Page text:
April 12, 2021

Researchers seek input from Inland Empire parents, caregivers of school-age children

Study by UC Riverside researchers will examine impacts of remote learning on families with children in grades K-12

Author: Tess Eyrich
April 12, 2021

Do you live in Riverside or San Bernardino counties and have a child in grades K-12? Has your child spent much of the past year learning remotely? If so, researchers at the University of California, Riverside, want to hear from you. 

Parents and primary caregivers of children in grades K-12 are invited to share their experiences of remote learning amid the COVID-19 pandemic as part of a study geared toward understanding how families have navigated educating their children at home, as well as the effects of the experience on mental health and overall well-being.

The Parent Experiences of Remote Learning Study, or PERL, is funded by a grant from the National Institutes of Health that was awarded to a team of researchers in September by UCR’s Center for Health Disparities Research, which is housed within the university’s School of Medicine. 

Leading the project are Jan Blacher, distinguished research professor in UCR’s Graduate School of Education and director of the SEARCH Family Autism Resource Center; Yasamin Bolourian, postdoctoral researcher in the Graduate School of Education and SEARCH Center; and Dr. Richard J. Lee, assistant clinical professor of psychiatry in the School of Medicine. 

Blacher said the study is unique among others that have explored the impacts of remote learning amid the COVID-19 pandemic for three key reasons. 

First, it focuses on families living in the vast Inland Empire region, which comprises neighboring Riverside and San Bernardino counties and largely has gone understudied throughout the pandemic. 

Second, it is built on a theoretical model, allowing the researchers to assess both the stressors families have contended with amid the pandemic and the ways they have demonstrated resilience, optimism, and other strengths while grappling with those stressors. 

Finally, the study is longitudinal in nature, taking place over a six-month period and featuring intermittent contact with participants. 

“Our main goal, in partnership with the School of Medicine, is to come out with a set of guidelines to dictate what families want in times of crisis and at various stages of the pandemic,” Bolourian said.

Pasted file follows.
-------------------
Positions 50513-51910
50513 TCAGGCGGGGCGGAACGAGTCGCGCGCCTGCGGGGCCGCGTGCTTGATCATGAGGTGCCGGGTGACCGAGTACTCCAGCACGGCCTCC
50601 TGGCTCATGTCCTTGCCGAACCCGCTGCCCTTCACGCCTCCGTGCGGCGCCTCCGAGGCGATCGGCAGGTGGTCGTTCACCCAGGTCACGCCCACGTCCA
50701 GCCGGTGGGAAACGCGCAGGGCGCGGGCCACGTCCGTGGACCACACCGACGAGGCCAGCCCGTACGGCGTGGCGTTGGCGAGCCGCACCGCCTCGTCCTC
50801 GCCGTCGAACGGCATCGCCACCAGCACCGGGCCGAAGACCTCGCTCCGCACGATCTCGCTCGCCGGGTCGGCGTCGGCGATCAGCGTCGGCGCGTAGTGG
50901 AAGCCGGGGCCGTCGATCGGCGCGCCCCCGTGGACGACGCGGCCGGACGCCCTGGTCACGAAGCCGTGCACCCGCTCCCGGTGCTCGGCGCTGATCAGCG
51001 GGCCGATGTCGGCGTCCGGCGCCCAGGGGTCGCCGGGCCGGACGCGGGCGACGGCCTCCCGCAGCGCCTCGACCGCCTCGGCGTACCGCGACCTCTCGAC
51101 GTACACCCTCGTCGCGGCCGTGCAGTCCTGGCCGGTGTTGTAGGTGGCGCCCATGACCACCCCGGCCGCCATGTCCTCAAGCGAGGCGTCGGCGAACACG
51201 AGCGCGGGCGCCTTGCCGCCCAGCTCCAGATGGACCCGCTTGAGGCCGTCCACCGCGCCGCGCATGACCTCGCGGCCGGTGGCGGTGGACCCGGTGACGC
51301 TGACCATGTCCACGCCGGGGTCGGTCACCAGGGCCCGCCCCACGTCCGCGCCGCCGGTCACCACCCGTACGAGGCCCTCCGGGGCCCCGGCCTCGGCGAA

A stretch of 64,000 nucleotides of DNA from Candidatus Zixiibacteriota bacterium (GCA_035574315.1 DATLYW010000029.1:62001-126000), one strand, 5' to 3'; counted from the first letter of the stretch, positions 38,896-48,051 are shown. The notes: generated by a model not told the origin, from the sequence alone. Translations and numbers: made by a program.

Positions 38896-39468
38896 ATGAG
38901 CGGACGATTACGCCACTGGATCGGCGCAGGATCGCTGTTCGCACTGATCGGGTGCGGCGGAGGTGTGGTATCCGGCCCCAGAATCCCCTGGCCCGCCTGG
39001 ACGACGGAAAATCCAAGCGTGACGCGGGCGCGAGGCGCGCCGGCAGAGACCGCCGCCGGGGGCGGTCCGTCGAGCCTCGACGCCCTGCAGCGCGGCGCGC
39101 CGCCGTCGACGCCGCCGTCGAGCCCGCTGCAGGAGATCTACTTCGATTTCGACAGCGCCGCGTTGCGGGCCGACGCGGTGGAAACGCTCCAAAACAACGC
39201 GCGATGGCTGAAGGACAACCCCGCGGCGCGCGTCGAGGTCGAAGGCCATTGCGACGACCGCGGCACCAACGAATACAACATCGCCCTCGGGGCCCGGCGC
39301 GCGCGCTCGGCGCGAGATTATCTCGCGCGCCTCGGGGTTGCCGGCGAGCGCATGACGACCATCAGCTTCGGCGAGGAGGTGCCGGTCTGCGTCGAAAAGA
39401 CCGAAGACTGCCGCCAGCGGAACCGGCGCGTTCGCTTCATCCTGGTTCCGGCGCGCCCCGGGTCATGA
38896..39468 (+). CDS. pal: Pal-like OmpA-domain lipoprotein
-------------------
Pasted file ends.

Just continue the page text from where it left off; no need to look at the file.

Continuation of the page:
Another of the researchers’ objectives, she added, is to hear from the families themselves about what worked and what did not, which ultimately could inform the development of programs, resources, and supports to better meet families’ needs and improve their well-being.

Participation in the study involves completing six brief surveys, with one survey to be completed each month. Two of the six surveys — the first and final in the series — are estimated to take about 15-20 minutes to complete online, while the remaining four should only take about five minutes. 

All told, participants should expect to spend only about a combined hour engaging with all six surveys, the researchers said. 

Blacher noted that although it will be piloted out of the SEARCH Center, which provides resources for families of children with autism, the study is not focused specifically on autism. 

“It’s focused on everyone,” she explained. “Our aim is to recruit a diverse sample of participants from the broader community, whether or not those families have children who receive special education services.” 

Bolourian added: “We would love for any parents or caregivers who are part of the UCR community to also participate in this study.”

Parents and primary caregivers who are interested in providing input and sharing their experiences can sign up and access the first survey here; participation in the study will require agreeing to an informed consent document that precedes the survey. Families who complete four of the six of the surveys will receive a $50 Amazon e-gift card while supplies last. 

Header image by Annie Spratt via Unsplash

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